Thursday, November 18, 2004

Waiting for Visas

The last couple of weeks in New Zealand passed in a blur. I drove a couple of thousand kilometers listening to nothing but homemade cassette tapes of the Black Eyed Peas and Coldplay. That's the downside of driving in a mountainous country with limited radio range. I did stop a couple of places along the way. The International Antarctic Centre in Christchurch was a good place to spend an afternoon watching videos about penguins and the poor souls left to overwinter at the research stations. Hamner Springs and it's thermal pools was a disappointment. I'm too spoiled by Japanese hot springs to appreciate hot water served up in a waterslide park.

One of the best experiences I had during the two months spent in New Zealand was swimming with dolphins off the coast of Kaikoura. After waiting half a day for the wind to die down enough to put boats out on the water, I boarded the ship that would carry a bunch of wet suited flipper wearing tourist out to where the dolphins had last been spotted. After an orientation where we were instructed on how to attract the wild dolphins to come over and check us out (dive down, swim in circles, make interesting noises) we were let loose into the ocean near a pod of dolphins. As soon as I was in the water and opened my eyes, there was a dolphin swimming under me. No time to be cold and no time to think about sharks. I sang my heart out to the dolphins and when I was in key and hitting high notes they would come over and swim in circles with me until I paused to catch my breath. Then they'd go off to look for something or someone more interesting.

Our group of swimmers was able to go into the water three times in different spots to swim with the dusky dolphins. Big pods can be found year round at Kaikoura. In the winter there are sometimes 1000 dolphins swimming in the bay. On the day I went (spring in the Southern Hemisphere) there were between 100-200 dolphins swimming in the water and jumping through the air. Visibility under water was 5-10 meters so it was only possible to see dolphins that were very close. Usually I saw nothing but bluegreen water. And then there would be a flash of grey as a dolphin or three would zoom under me and pause to swim in circles if they liked what I was singing. Sometimes I got tired and went quiet. The dolphins weren't coming so I would put my head out of the water and look for dorsal fins and other swimmers. It was hard to hear other people with my head in the water but with ears out and above the water it was hilarious to listen to all the bizarre noises coming from everyone's snorkels. Some people were singing like me. Others were booming, moaning, clicking, popping... And the dolphins seemed interested in all of it.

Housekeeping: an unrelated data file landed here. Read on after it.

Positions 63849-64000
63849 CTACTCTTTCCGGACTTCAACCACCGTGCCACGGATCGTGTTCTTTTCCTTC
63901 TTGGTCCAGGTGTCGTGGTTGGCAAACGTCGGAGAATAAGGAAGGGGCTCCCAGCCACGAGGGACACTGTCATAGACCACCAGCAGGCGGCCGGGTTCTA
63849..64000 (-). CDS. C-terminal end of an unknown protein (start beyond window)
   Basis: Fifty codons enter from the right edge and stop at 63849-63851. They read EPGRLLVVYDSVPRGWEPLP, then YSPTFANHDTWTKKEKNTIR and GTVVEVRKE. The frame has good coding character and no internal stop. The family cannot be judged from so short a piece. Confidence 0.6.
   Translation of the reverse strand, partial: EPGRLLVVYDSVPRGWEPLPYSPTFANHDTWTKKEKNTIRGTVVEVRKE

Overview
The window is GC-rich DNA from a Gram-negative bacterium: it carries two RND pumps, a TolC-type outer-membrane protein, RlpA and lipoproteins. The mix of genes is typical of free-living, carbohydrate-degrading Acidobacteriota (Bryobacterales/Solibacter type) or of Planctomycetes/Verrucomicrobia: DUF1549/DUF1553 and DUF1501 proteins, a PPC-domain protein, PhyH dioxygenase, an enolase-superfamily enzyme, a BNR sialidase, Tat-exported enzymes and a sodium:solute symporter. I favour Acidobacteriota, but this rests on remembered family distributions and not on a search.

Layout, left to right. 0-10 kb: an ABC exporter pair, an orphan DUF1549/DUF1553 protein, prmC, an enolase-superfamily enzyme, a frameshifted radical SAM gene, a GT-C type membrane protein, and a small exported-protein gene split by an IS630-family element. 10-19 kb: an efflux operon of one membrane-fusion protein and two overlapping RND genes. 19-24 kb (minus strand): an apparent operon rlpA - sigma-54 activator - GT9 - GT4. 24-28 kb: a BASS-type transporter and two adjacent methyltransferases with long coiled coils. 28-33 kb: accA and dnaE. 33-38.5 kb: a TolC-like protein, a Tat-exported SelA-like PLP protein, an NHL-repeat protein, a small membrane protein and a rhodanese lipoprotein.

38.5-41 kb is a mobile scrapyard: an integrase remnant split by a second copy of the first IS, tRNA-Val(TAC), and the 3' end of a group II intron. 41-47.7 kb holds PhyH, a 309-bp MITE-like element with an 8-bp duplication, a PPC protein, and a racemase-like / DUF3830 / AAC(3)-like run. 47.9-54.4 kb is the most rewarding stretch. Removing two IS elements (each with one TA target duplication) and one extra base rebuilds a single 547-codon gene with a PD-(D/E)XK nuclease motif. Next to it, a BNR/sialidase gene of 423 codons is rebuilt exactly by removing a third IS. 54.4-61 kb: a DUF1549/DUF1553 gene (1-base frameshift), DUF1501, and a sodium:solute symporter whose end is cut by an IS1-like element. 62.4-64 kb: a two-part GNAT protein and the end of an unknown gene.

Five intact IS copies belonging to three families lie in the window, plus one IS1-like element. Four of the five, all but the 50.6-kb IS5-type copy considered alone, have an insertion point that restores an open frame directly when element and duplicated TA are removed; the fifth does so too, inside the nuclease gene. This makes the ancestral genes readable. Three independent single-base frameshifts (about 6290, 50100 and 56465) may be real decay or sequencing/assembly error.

After Kaikoura there was a psycho guy in the dorm in Picton that I had a fight with. That was fun. I think I won.

Finally it was back to the North Island to see Mt. Taranaki (Mt. Fuji stand-in in The Last samurai) and to visit a great family that I had met the first week in New Zealand. Kay, Rich, Finn, and Sonia were very gracious hosts and it was fantastic to have an extremely verbal toddler to play with.

Now I'm in Bangkok, trying to get all my visas sorted out for the next round of travel. I made a big mistake by not applying for a 60 day tourist visa for Thailand. Upon arrival at the airport I could only get a 30 day travel visa. Since I'm here for 62 days I'll have to leave the country twice before my scheduled flight to India in January. Not only that, my current visa will expire two days before Chris arrives to meet me for Christmas. Excellent timing on my part! So now instead of doing some volunteer work, it looks like I am going to have to get myself across the border into Laos. This has to happen sometime after the big Asian summit that will close down the Laotian borders but sometime before my visa expires. Feeling a little bit of red-tape stress...

This morning I spent a few hours at the Indian Embassy so that I could submit an application to visit India in January. After a week I have to go back with my passport to see if the application has been accepted. If that goes ahead, there will be another day sitting in the waiting room until the passport is returned with a visa attached inside. Some days I am tired of traveling around and trying to get things lined up to go travel to the next places. This is one of these days.


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